He was robbed
I’ve been burgled several times, back when I was a student, and it was a horrible experience. The feeling that someone was in your place, going through your stuff; it’s hard to put into words, but it’s a weird feeling of being violated – and that impending doom feeling that makes you realise how easy it is and that it could happen again at any time.
I guess we spend a lot of our time supressing those kinds of feelings – we’d go nuts if we couldn’t. But for a few days, weeks, maybe months after being burgled it’s hard not to think about it. Losing sleep is a big part of it, alongside paranoia – and I can’t tell you how much that’s ramped up when the door to your apartment has literally been smashed off its hinges with a sledge hammer, you’re in a foreign country on your own and where you don’t speak the language.
I wish I’d taken a picture of the door – it was a pretty unbelievable site. But then there were other things on my mind. Thankfully the guys who owned the apartment were really helpful and understanding, while I’d had my phone, MP3 player, passport and wallet on me which saved a lot of hassle. On the downside my work laptop, netbook and video camera were all gone – along with all my work up to that point. My suitcase had also gone, along with things such as my keys, some spare cash etc.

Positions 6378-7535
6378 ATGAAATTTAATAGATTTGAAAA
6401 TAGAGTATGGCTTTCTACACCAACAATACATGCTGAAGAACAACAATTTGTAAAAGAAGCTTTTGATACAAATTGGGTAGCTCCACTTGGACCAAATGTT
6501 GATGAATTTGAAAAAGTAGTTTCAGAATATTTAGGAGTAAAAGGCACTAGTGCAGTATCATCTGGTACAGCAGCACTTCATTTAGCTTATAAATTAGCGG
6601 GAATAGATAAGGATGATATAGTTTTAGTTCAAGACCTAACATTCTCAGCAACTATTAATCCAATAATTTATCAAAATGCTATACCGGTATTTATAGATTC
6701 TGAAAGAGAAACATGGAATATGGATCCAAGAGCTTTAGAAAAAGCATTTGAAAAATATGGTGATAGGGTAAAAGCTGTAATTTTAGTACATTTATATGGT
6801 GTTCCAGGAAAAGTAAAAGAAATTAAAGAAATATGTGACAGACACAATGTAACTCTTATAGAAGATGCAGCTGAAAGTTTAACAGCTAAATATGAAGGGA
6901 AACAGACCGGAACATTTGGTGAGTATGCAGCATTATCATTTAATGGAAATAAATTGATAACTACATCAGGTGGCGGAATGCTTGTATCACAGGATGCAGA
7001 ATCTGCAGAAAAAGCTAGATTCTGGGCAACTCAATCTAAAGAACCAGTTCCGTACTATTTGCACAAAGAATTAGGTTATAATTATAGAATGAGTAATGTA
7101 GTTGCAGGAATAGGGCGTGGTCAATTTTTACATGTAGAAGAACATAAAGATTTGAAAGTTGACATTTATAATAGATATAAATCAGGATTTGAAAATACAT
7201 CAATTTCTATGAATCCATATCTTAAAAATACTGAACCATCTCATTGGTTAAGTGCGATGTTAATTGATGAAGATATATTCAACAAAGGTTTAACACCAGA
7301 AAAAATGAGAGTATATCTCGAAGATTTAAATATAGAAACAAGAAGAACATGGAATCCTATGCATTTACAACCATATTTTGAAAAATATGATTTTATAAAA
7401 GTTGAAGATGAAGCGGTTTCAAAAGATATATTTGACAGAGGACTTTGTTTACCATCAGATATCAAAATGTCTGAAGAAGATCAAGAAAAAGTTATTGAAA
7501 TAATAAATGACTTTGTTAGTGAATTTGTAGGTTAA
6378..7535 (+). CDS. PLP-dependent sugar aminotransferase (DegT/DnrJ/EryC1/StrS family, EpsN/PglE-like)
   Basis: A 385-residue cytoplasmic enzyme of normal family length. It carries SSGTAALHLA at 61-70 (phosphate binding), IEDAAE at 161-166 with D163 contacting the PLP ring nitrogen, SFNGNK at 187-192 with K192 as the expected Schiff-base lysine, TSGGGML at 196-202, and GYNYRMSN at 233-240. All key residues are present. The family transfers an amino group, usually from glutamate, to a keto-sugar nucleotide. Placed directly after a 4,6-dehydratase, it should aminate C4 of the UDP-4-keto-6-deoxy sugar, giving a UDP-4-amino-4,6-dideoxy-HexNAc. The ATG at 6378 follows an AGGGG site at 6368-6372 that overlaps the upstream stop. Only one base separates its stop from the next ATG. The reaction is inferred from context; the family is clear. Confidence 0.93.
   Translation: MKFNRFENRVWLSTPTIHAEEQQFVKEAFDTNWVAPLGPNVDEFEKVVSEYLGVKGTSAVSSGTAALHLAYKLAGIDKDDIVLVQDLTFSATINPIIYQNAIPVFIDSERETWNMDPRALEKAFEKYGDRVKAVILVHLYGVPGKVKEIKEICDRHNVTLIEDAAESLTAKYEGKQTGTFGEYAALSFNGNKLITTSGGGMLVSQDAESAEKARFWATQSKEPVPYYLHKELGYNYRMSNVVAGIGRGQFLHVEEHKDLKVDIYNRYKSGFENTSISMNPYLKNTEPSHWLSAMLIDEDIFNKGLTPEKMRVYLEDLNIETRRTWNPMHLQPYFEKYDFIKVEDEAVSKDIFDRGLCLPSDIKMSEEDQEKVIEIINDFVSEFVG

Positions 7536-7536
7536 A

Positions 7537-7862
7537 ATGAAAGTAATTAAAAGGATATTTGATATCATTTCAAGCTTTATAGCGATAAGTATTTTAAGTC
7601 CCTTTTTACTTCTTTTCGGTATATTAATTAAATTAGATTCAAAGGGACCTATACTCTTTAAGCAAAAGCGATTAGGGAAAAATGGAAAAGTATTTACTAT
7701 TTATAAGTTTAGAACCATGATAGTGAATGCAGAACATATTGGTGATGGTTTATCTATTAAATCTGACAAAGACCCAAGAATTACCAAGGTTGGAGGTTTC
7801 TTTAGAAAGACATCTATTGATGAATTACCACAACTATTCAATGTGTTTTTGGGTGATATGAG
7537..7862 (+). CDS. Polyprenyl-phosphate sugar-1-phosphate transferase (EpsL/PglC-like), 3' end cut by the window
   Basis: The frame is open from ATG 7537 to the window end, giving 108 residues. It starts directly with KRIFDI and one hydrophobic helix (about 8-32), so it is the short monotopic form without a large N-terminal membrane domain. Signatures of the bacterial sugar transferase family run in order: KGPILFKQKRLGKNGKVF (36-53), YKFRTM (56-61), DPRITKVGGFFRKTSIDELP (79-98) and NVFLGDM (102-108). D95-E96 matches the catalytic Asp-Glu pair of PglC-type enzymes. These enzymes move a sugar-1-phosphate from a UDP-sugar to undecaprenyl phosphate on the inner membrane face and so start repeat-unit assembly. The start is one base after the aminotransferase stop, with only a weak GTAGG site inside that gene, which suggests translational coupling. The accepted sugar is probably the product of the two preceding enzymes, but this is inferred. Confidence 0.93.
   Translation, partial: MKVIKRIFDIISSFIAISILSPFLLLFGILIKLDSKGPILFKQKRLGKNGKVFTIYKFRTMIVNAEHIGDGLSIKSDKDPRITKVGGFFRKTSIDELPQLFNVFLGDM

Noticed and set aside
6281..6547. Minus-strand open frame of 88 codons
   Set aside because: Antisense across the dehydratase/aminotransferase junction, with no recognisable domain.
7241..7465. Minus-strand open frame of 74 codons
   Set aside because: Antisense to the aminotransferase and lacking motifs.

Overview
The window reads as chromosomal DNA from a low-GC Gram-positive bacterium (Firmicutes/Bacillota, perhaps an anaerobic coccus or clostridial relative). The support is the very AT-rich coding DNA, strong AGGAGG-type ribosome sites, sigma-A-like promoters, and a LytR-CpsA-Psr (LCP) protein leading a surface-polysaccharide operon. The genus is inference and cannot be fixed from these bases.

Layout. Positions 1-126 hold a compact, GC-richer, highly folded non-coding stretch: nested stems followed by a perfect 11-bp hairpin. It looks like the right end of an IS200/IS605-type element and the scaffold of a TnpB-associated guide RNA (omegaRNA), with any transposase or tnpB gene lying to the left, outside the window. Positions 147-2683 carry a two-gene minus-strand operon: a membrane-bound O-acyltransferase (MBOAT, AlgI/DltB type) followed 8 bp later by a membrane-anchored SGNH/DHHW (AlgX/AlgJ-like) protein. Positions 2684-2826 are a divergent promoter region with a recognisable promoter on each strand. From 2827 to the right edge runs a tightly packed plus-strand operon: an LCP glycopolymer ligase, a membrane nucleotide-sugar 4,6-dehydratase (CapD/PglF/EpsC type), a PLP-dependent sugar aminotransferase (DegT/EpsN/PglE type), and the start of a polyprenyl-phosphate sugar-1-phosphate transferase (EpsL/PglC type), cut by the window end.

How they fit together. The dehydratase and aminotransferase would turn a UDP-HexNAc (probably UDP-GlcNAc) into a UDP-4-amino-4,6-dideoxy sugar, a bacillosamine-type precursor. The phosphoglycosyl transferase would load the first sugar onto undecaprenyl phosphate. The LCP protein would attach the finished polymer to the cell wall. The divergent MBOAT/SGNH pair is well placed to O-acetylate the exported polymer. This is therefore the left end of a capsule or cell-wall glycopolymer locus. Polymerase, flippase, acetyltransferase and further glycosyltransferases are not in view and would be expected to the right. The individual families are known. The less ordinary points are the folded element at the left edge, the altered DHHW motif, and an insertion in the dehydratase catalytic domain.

To compound matters, as I said, this is the biggest mobile congress in the world. That means every apartment and hotel for miles (I’m not joking – we’re talking late bookers having to travel in from miles away each day) is booked solid, so where the hell was I going to stay?
After a few fruitless calls to hotels and apartments, and it now being well past 1am, it became clear there was going to be nowhere to stay. By now I’d put my remaining belongings into a selection of carrier and bin bags and arranged to go to the police station (with a translator from the apartment company) to give a statement in the morning. It was at this point apartment manager Dani stepped in and did the decent thing – he offered to put me up in the spare room of his own house.